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Today, nearly all companies have some form of cloud infrastructure, and 89% are operating multi-cloud deployments. In general, this trend seems to be continuing with many companies planning to move additional assets to the cloud.
With the adoption of cloud infrastructure, organizations must reexamine their existing security infrastructures. Some security solutions are ill-suited to securing cloud environments, and the cloud introduces new security risks and challenges that must be managed as well. However, network firewalls are still a relevant and vital security solution in the era of the cloud.
Cloud Security Can Be Complex
Companies are moving to the cloud due to the various benefits that it provides. Cloud deployments increase the scalability and flexibility of IT infrastructure and are also better suited to supporting a distributed enterprise comprised of on-site and remote workers. Additionally, the cloud supports new methods of application development, such as a transition to serverless applications.
Another major selling point of the cloud is that customers can outsource responsibility for some of their infrastructure stacks to the service provider. Up to a certain layer, the service provider is wholly responsible for configuring, maintaining, and securing the leased infrastructure. However, this does not translate to a total handover of security responsibility. Under the cloud shared responsibility model, the cloud customer is responsible for managing and securing the portion of the infrastructure stack that they access and control.
Cloud deployments differ significantly from traditional, on-prem data centers. Many organizations struggle to effectively adapt their security models and architectures to support their new cloud environments, leading to widespread security misconfigurations and frequent cloud data breaches.
The interconnection between on-prem and cloud environments and between applications within cloud deployments makes network security vital to cloud security. Network firewalls are a crucial part of this, inspecting traffic flowing between different areas and limiting the risk of threats entering the corporate network or spreading within it.Why remote access should be a collaboration between network & security | White Paper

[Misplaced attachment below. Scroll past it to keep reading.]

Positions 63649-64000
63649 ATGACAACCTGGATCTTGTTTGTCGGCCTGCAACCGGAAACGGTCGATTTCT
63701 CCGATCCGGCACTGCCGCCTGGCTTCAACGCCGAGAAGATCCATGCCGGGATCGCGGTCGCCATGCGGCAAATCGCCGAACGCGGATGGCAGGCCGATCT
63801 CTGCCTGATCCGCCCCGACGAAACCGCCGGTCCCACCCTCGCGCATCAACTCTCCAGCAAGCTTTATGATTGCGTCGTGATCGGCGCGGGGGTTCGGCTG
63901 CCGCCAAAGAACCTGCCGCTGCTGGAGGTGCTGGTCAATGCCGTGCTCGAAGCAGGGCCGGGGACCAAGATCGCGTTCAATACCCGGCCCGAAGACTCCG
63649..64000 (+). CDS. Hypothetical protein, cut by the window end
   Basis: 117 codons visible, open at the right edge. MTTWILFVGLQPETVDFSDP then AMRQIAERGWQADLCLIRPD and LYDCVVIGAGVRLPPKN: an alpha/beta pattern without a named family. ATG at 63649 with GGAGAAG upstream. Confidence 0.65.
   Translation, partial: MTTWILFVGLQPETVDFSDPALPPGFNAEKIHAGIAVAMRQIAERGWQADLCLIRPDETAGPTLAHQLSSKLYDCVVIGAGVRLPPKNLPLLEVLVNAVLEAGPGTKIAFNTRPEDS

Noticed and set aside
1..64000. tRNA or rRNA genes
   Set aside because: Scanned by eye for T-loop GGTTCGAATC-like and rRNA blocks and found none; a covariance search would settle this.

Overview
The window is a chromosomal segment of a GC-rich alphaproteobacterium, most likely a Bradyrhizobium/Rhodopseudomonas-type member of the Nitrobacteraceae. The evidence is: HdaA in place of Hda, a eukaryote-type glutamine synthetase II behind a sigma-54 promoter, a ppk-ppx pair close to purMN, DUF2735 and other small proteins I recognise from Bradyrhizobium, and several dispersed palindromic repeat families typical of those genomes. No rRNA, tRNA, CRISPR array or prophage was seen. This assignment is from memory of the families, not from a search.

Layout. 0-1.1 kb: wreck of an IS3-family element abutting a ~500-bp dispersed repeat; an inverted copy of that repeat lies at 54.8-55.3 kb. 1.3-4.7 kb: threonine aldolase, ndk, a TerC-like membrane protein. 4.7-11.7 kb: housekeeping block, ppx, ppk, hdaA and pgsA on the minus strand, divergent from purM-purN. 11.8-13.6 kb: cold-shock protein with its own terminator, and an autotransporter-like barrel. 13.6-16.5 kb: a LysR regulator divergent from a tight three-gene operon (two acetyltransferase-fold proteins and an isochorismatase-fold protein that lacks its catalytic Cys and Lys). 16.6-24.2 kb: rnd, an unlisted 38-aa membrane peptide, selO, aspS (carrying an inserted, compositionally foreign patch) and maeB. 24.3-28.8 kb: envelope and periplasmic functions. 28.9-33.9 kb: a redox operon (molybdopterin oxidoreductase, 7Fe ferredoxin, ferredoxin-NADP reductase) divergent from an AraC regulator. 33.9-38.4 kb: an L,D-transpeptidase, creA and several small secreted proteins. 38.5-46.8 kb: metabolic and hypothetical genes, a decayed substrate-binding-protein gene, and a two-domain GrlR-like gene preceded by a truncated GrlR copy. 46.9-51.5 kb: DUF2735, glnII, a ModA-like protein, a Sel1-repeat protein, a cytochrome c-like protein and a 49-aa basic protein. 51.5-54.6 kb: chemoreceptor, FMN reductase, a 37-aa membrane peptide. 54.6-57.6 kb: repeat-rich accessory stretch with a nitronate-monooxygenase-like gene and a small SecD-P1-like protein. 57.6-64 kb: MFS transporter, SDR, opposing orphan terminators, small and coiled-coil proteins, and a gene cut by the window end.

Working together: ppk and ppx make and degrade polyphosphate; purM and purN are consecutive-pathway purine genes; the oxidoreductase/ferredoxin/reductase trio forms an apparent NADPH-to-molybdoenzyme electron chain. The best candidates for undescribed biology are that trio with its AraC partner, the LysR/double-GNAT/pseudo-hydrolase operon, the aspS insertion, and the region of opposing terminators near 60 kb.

What to Look for in a Network Firewall
Many organizations already have network firewalls in place; however, a network firewall designed to secure the perimeter of the corporate LAN is ill-suited to protecting a distributed enterprise WAN. As companies move to the cloud, there are a number of core capabilities a network firewall should include:
Companies are growing increasingly distributed. In addition to traditional on-prem data centers, organizations are moving data storage and applications to cloud-based infrastructure, often as part of multi-cloud deployments. At the same time, employees are moving outside of the traditional network perimeter with the growth of remote and hybrid work, and the use of mobile devices for business.
As a result, network firewalls need to be able to provide protection wherever a device is located. Backhauling traffic to the corporate network for security inspection doesn’t work because it hurts network performance and increases load on on-prem IT infrastructure. Network firewalls must be as distributed as the rest of an organization’s IT assets.
Companies are increasingly dependent on Software as a Service (SaaS) applications to provide critical functionality to both on-prem and remote employees. Often, these SaaS applications are latency-sensitive, and poor network performance has a significant impact on corporate productivit
Network firewalls must offer strong performance to avoid creating tradeoffs between network performance and security. If network firewalls create latency due to inefficient routing or an inability to inspect traffic at line speed, they are more likely to be bypassed or otherwise undermined.